Inverter (logic gate)
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For the electrical power inverter, see Inverter (electrical).
Static CMOS InverterIn digital logic, an inverter is a logic gate which inverts the digital signal driven on its input. It is also called NOT gate. The truth table of the gate is as follows:
The truth table for inverter input output
This represents perfect switching behavior, which is the defining assumption in Digital electronics. In practice, actual devices have electrical characteristics that must be carefully considered when designing inverters. In fact, the non-ideal transition region behavior of a CMOS inverter makes it useful in analog electronics as a class A amplifier (e.g., as the output stage of an operational amplifier).
1 Electronic implementation
1.1 Performance measurement
1.2 Digital building block
1.3 External links
 Electronic implementation
Schematic of a Saturated-Load Digital InverterAn inverter circuit outputs a voltage representing the opposite logic-level to its input. Digital electronics are circuits that operate at fixed voltage levels corresponding to a logical 0 or 1 (see Binary). An inverter circuit serves as the basic logic gate to swap between those two voltage levels. Implementation determines the actual voltage, but common levels include (0, +5V) for TTL circuits.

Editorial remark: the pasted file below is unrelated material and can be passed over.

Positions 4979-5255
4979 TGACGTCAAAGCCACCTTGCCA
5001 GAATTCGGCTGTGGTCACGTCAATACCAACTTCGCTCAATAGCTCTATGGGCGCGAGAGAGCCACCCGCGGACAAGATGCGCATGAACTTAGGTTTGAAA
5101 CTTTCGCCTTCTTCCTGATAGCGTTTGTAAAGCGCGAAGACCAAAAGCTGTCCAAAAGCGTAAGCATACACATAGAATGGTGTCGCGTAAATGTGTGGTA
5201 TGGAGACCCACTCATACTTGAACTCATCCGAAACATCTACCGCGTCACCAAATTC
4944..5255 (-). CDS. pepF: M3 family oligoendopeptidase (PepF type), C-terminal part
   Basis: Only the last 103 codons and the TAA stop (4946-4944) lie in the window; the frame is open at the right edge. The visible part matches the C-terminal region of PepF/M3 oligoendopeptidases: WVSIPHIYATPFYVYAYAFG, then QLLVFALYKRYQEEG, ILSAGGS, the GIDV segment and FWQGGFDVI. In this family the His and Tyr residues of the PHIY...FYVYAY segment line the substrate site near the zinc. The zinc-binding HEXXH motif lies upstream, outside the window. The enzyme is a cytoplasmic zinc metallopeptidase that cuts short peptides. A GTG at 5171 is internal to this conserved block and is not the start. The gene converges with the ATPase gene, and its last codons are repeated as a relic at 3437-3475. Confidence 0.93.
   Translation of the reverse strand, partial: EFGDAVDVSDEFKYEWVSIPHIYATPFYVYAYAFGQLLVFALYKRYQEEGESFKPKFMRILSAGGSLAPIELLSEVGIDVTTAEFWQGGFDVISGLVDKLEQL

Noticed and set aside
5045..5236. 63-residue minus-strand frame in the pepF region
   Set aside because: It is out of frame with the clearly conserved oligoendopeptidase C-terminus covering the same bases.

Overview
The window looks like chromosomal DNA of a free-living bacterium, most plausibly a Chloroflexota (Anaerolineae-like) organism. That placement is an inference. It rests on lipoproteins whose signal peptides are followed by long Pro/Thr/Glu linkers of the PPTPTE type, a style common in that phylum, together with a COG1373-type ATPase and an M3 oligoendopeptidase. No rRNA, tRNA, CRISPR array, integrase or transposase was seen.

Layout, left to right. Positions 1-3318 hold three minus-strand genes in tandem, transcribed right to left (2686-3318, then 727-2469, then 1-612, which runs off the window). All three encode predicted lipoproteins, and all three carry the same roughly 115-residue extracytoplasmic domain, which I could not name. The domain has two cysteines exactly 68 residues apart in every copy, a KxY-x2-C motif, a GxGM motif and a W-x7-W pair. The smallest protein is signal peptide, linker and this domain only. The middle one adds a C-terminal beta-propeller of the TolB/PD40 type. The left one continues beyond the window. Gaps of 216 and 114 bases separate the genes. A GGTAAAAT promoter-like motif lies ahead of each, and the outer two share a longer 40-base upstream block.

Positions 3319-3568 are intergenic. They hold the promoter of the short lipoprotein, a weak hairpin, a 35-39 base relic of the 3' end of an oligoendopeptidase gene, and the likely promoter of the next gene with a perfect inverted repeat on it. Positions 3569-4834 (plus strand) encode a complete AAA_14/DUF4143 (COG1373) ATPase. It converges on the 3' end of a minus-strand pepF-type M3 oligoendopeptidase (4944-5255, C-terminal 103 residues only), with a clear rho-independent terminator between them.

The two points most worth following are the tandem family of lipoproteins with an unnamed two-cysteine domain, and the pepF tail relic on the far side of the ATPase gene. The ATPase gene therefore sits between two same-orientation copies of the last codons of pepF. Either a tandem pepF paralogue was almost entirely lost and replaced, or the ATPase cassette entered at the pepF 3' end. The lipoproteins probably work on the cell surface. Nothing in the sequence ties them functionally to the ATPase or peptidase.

Common types include resistive-drain, using one transistor and one resistor; and CMOS, which uses two (opposite type) transistors per inverter circuit
 Performance measurement
Digital inverter quality is often measured using the Voltage Transfer Curve, which is a plot of input vs. output voltage. From such a graph, device parameters including noise tolerance, gain, and operating logic-levels can be obtained.
Voltage Transfer Curve for a 20 μm Inverter constructed at North Carolina State UniversityIdeally, the voltage transfer curve (VTC) appears as an inverted step-function - this would indicate precise switching between on and off - but in real devices, a gradual transition region exists. The VTC indicates that for low input voltage, the circuit outputs high voltage; for high input, the output tapers off towards 0 volts. The slope of this transition region is a measure of quality - steep (close to -Infinity) slopes yield precise switching.
The tolerance to noise can be measured by comparing the minimum input to the maximum output for each region of operation (on / off).
The output voltage, VOH, can be a measure of signal driving strength when cascading many devices together.
 Digital building block
The digital inverter is considered the base building block for all digital electronics. Memory (1 bit register) is built as a latch by feeding the output of two serial inverters together. Multiplexers, decoders, state machines, and other sophisticated digital devices all rely on the basic inverter.
The Hex Inverter is an integrated circuit that contains six (hexa-) inverters. For example, the 7404 TTL chip and the 4049 CMOS chip each have 14 pins, 2 of which are used for power/referencing, and the remaining 12 pins are used by the inputs and outputs of the six inverters.